Monthly Archives: March 2009
Salvete AC readers!
Here are today’s Top Picks in the Catholic world:
1. The great Cardinal Pell offered his thoughts on the future of liturgical development by stating that ad orientem will be mandatory so as to move away the priest as the center of worship back to Jesus Himself, ie, both the priest and the congregation should be facing towards God. In addition, when the priest turns away towards the congregation, there should be a crucifix in between he and the congregation so as to maintain the center of worship God and not the priest. What a wonderful and great Cardinal that Australia has! Let us pray for more such strong leaders of the Church worldwide and especially here in America. Ora pro nobis!
For the article click here.
2. Sister Janet Ferns, a nun who has worked in Nigeria and Zambia, has explained what most condoms are used for by the locals in Africa… to fish with.
For the link click here.
A look at the federal budget since 2000, with projections, for what little they are worth, by the White House and the Congressional Budget Office to 2019. By CBO estimates last week, the budget deficits between now and 2019 would total $9, 300, 000, 000, 000.00. The entire cost of WW2 for the US in 2008 dollars was 3.6 trillion. This year the budget deficit will total 13% of our gross domestic product. This isn’t economic policy, it is lunacy. These type of deficits are completely unsustainable, and we are running towards national bankruptcy. It is impossible to borrow these type of funds from abroad. We will simply create the funds out of thin air. The long term impact on our children and their children can be easily imagined. As the Heritage Foundation points out, this is a completely bi-partisan disaster. Politicians have acted like teen-agers with stolen credit cards for far too long. However, this will stop. It will stop either by voters throwing out of office the fiscally irresponsible, or, much more likely in my estimation, the economy will simply hit a brick wall. This will not, cannot, go on. How it is stopped is up to us.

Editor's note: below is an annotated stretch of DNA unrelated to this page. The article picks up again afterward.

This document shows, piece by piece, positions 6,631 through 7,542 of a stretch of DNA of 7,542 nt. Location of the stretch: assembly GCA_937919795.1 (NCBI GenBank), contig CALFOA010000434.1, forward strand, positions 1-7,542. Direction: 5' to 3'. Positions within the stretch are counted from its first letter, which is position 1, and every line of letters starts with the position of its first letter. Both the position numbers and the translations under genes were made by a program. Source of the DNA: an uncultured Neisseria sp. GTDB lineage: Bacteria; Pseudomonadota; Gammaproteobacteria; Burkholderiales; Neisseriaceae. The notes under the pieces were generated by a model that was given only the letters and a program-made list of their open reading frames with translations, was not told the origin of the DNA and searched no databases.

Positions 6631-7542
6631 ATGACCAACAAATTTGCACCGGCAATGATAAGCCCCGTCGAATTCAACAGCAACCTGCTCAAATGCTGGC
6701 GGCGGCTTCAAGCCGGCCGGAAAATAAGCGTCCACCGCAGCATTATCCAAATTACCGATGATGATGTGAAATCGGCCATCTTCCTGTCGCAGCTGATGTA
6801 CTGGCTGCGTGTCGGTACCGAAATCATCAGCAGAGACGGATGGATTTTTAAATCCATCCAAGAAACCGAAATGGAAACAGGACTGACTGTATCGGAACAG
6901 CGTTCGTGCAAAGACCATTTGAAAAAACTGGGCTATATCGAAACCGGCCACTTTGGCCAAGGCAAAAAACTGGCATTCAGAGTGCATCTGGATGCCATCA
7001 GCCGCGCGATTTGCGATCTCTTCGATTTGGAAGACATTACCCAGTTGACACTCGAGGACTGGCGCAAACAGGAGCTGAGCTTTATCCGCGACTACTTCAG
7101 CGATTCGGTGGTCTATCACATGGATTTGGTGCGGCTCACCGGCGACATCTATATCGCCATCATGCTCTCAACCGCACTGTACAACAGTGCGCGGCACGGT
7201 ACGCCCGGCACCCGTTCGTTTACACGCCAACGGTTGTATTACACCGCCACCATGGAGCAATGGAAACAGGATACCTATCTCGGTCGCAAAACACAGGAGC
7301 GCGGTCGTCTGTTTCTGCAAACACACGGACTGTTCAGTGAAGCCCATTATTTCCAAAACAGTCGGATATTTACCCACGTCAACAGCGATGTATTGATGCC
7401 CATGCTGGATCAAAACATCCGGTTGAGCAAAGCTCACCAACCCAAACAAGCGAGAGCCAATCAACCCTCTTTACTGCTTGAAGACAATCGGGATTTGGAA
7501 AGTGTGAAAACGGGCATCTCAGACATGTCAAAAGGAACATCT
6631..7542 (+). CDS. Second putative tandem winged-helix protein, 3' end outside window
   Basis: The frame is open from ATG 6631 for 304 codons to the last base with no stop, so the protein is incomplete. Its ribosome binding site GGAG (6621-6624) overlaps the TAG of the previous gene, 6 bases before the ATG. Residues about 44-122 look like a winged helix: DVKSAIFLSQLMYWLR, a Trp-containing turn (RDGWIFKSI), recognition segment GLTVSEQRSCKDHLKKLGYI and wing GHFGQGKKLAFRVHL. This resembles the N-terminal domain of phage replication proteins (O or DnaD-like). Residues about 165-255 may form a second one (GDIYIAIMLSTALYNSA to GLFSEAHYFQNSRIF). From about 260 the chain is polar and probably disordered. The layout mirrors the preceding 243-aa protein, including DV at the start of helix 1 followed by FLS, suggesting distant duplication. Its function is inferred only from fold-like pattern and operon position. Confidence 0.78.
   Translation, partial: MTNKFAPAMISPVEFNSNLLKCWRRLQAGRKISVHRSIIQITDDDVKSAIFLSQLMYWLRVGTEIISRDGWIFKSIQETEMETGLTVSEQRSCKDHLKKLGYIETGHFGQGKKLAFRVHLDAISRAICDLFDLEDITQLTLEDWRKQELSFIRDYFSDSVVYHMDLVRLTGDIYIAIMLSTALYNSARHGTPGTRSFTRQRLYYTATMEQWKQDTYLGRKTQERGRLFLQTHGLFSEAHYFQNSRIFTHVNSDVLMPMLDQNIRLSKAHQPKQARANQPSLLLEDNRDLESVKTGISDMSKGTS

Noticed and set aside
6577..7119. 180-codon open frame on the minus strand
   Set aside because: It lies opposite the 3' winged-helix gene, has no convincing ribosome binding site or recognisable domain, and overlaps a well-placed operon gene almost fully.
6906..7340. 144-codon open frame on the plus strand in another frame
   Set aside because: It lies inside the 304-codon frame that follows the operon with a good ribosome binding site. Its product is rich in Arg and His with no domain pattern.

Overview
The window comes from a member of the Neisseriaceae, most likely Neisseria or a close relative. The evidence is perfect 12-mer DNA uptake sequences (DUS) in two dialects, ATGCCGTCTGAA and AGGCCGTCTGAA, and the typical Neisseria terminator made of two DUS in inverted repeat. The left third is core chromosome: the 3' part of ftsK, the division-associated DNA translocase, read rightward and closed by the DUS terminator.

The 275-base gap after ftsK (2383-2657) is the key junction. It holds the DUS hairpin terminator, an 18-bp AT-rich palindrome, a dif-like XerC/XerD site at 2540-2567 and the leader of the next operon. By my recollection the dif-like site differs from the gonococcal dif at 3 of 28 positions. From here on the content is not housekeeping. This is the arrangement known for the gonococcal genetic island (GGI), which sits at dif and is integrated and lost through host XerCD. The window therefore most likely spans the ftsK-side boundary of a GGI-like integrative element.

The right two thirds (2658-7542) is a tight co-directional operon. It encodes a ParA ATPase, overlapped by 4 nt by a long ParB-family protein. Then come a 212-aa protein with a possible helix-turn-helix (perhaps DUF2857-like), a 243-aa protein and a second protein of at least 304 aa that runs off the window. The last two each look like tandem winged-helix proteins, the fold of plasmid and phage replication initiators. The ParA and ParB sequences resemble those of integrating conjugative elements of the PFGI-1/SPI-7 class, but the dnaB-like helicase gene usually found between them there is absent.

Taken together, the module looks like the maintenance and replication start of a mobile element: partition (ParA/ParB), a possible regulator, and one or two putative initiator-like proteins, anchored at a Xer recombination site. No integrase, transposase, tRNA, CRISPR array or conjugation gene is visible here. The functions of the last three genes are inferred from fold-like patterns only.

Update I: The President of the EU slams current US economic policy as a road to hell. I never thought I would live to see the day when a President of the EU would have more economic sense than a President of the US.
“Bond prices fell after the auction of $34 billion in 5-year Treasury notes. The yield on the benchmark 10-year Treasury note, which moves opposite its price, jumped to 2.77 percent from 2.71 percent late Tuesday. The yield on the three-month T-bill rose to 0.19 percent from 0.17 percent Tuesday.
Investors gave an unexpectedly cool response to the note sale just a day after a $40 billion auction of 2-year notes suggested strong demand. The government is running up huge deficits in order to fund an array of plans to provide stimulus to the economy and support to the ailing financial system. Any suggestion that demand for U.S. government debt is weakening is a negative for stocks, simply because Wall Street has been relying so heavily on the government’s rescue plans.
The surge of worry over the debt auction wiped out the market’s early optimism in response to durable goods and home sales data.”
1745 was a busy year in the history of the misnamed British Isles, with Bonnie Prince Charlie doing his best to end the reign of the Hanover Dynasty in England, so I guess it is excusable that no note was taken of the birth date of John Barry in Tacumshane, County Wexford, Ireland. During his childhood John received, along with all the other excellent reasons given to Irish Catholics over the centuries to love Britannia, good reason to look askance at the British when his father was evicted from his poor little farm by their British landlord, and the family went to live in the village of Rosslare.
Hattip to Dale Price. Bishop John M. D’Arcy has made his statement:
“Concerning President Barack Obama speaking at Notre Dame
graduation, receiving honorary law degree
March 24, 2009
On Friday, March 21, Father John Jenkins, CSC, phoned to inform me that President Obama had accepted his invitation to speak to the graduating class at Notre Dame and receive an honorary degree. We spoke shortly before the announcement was made public at the White House press briefing. It was the first time that I had been informed that Notre Dame had issued this invitation.
As arguments raged over Obama’s executive order to provide federal funding for embryonic stem cell research a few weeks ago, the administration’s pro-life defenders emphasized that this was only a small incremental step beyond the Bush administration policy and that the Obama administration would be very careful in examining the ethical issues and most especially would not allow the production of cloned embryos.
The problem is that, as shown by an extended debate between Doug Kmiec and Robert P. George on the US News “God & Country” blog, current policy far from banning cloning, will encourage it. (HT: Mary Meets Dolly, one of the best resources for serious Catholics on genetics related ethical and scientific issues.)
Obama’s statement was:
And we will ensure that our government never opens the door to the use of cloning for human reproduction. It is dangerous, profoundly wrong, and has no place in our society, or any society.